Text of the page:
The indoor ball is radically different too. The biggest change is its newly dimpled, golf-ball-like surface. Tiny divots reduce the ball’s aerodynamic drag and, according to Mikasa, allow it to fly truer through the air. The dimples also increase the surface area that comes into contact with players’ hands, which should give the competitors more control.
U.S. men’s head coach Hugh McCutcheon says that Mikasa’s aesthetic alterations are significant too. The company switched the ball’s panels to a swirling pattern. McCutcheon thinks that because of the resulting change in the seams, a player can actually produce more spin by hitting the new ball in certain spots rather than others. Mikasa has shipped each national team a set of practice balls to give players time to adjust, which McCutcheon says is critical. “When you are trying to win medals,” he says, “the way the ball plays is a big part.”
Field hockey: watch for . . .
How the ball hydroplanes over the surface of the field, and whether Nike’s new cleats prevent the players from slipping.
For several years China has been touting its plans to host an environmentally friendly Olympics. In field hockey, that means reducing water consumption. Matches are held on artificial turf that is watered heavily prior to the game and during halftime. The watering speeds up play, allowing the ball to hydroplane across the thin layer of moisture at the surface, but a single game might use as many as 15,000 gallons. A giant water footprint doesn’t exactly scream Earth Day.
In Beijing players will be racing across a new surface developed by chemical engineer Martin Schlegel and his team at Advanced Polymer Technology in Harmony, Pennsylvania, and their subsidiary in Australia. With more efficient drainage, the company’s system cuts water consumption by 40 percent. And the rubber subsurface—which Schlegel says absorbs more force than standard artificial fields and should thus reduce player injuries—has an elastic layer made from recycled materials. But this is the Olympics, after all, so the new field isn’t all about minimizing environmental impact. It’s designed to improve play as well. Accordingly, Schlegel opted for turf that’s denser than the standard surface. The last Olympic field used 55,000 stitches per square meter; the new one uses 75,000. This increase should result in a more uniform field that allows the ball, when struck, to keep on a straight path instead of being nudged in one direction or another by the fake grass blades. It has also forced shoe designers to adjust: Nike footwear design director Sean McDowell says the company tested 20 prototypes on the Beijing turf before choosing a shoe that the players said gave them the best grip, enabling faster cuts.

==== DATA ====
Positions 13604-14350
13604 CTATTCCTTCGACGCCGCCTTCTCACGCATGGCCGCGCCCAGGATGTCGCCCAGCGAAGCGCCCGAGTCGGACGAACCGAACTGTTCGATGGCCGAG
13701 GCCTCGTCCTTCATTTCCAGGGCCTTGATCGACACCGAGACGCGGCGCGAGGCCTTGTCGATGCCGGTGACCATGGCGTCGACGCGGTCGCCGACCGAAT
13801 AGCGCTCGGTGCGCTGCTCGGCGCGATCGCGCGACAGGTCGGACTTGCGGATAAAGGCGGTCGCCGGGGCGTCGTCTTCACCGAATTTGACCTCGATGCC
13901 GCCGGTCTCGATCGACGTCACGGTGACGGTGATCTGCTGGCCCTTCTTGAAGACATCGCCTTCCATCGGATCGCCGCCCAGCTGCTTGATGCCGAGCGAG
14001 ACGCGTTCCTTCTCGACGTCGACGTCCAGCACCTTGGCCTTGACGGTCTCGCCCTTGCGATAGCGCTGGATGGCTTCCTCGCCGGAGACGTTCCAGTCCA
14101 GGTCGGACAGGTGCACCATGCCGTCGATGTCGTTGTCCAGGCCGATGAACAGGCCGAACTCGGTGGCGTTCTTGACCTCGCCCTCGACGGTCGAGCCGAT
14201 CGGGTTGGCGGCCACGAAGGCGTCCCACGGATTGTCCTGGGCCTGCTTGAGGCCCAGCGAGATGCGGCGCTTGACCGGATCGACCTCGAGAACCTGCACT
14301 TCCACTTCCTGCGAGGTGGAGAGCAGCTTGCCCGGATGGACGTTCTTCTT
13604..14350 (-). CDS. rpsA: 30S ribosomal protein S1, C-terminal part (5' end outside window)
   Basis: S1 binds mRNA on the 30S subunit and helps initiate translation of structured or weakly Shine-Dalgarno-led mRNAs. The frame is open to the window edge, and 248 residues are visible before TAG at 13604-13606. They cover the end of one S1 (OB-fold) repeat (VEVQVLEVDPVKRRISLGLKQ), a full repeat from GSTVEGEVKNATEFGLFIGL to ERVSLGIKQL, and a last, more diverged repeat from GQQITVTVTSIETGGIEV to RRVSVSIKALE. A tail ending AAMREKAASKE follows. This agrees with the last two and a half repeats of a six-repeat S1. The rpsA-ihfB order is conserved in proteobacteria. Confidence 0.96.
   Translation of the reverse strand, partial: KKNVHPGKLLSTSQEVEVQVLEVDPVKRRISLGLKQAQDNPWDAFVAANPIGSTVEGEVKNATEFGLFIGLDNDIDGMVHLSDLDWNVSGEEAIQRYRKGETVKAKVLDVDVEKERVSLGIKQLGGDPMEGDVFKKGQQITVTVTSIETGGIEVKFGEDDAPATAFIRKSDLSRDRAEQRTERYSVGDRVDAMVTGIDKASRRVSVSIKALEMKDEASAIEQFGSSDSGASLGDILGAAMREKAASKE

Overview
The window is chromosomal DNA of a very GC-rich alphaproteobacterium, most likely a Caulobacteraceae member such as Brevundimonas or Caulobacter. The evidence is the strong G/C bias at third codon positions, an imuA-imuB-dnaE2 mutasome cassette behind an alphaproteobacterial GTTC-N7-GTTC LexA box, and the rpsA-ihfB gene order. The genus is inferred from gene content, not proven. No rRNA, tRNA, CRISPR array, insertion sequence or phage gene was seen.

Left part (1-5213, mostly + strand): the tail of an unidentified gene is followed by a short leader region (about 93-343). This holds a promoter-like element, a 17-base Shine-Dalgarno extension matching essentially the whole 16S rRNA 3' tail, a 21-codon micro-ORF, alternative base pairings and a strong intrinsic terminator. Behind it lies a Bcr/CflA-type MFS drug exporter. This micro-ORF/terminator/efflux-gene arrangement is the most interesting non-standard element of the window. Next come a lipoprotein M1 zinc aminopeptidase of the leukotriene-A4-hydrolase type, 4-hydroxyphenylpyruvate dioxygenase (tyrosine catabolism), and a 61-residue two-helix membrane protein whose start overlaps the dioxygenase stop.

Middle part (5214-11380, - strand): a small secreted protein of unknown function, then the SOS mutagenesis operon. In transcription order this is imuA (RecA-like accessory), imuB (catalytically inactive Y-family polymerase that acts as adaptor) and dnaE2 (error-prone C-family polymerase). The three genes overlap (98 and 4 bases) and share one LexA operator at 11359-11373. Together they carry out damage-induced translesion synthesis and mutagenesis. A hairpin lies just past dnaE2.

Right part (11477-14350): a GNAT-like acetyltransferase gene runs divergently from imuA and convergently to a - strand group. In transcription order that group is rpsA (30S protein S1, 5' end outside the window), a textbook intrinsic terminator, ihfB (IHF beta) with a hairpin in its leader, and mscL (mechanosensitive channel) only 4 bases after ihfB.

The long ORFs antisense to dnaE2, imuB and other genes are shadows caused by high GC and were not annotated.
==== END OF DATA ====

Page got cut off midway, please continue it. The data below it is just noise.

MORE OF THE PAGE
BMX: watch for . . .
Who wins the gold in the unofficial fashion event, but study those first five seconds of the race, too. Whoever leads into the first turn has the best chance to stand atop the podium.
As part of an ongoing effort to make the Olympics more appealing to young people, this year’s Games will feature BMX, or bicycle motocross. Make no mistake, though: The riders are true athletes. BMX experts say their racers rank with the top Olympic participants in terms of strength-to-weight ratio.
A BMX race is an all-out sprint around a dirt track full of tight turns, bumps, and jumps. Typically, the tracks start on flat ground, so the most powerful riders, those who generate the most acceleration in the first few cranks of their pedals, have the advantage. That’s why strength is so critical. In Beijing, though, BMXers will start at the top of a 30-foot-high ramp. Because all of the competitors get the same gravity assist, the riders with the biggest kick will lose their advantage. But the U.S. Olympic Committee wasn’t going to let this procedural change hurt its team; the organization commissioned a near replica of the Beijing track in Chula Vista, California, for training.
This year’s BMX bikes feature advanced materials; one manufacturer says its high-tech construction method allows it to strengthen the frames at stress points with stiffer carbon fiber and to use lighter blends in other spots to save weight. But overall the sci-tech craze hasn’t hit BMX as hard as it has road cycling. In fact, when the Australian Olympic team tested out skintight aerodynamic bike suits at a recent competition, they were mocked by fans. “The skin suits made them look silly,” says U.S. National Bicycle League official Justin Travis. The sport’s international governing body subsequently banned the slick outfits: In BMX, speed is important, but you’ve got to look good, too.